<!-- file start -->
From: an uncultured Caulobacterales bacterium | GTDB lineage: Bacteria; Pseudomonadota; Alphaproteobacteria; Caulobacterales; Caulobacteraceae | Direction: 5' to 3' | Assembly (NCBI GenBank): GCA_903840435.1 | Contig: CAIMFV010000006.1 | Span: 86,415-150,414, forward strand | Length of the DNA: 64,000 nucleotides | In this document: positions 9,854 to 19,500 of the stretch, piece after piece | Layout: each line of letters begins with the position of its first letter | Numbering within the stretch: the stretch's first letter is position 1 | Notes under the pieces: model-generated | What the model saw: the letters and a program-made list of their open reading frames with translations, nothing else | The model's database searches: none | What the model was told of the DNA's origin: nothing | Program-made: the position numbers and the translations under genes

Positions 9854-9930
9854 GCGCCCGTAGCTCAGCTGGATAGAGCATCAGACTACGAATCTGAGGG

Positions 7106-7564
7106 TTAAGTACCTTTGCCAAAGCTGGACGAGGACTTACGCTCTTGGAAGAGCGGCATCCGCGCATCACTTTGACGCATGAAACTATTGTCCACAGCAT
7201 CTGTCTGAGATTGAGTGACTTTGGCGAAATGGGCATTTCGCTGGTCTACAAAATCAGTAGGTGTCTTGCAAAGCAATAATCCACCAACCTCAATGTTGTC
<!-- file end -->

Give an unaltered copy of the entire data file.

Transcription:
From: an uncultured Caulobacterales bacterium | GTDB lineage: Bacteria; Pseudomonadota; Alphaproteobacteria; Caulobacterales; Caulobacteraceae | Direction: 5' to 3' | Assembly (NCBI GenBank): GCA_903840435.1 | Contig: CAIMFV010000006.1 | Span: 86,415-150,414, forward strand | Length of the DNA: 64,000 nucleotides | In this document: positions 9,854 to 19,500 of the stretch, piece after piece | Layout: each line of letters begins with the position of its first letter | Numbering within the stretch: the stretch's first letter is position 1 | Notes under the pieces: model-generated | What the model saw: the letters and a program-made list of their open reading frames with translations, nothing else | The model's database searches: none | What the model was told of the DNA's origin: nothing | Program-made: the position numbers and the translations under genes

Positions 9854-9930
9854 GCGCCCGTAGCTCAGCTGGATAGAGCATCAGACTACGAATCTGAGGG

Positions 7106-7564
7106 TTAAGTACCTTTGCCAAAGCTGGACGAGGACTTACGCTCTTGGAAGAGCGGCATCCGCGCATCACTTTGACGCATGAAACTATTGTCCACAGCAT
7201 CTGTCTGAGATTGAGTGACTTTGGCGAAATGGGCATTTCGCTGGTCTACAAAATCAGTAGGTGTCTTGCAAAGCAATAATCCACCAACCTCAATGTTGTC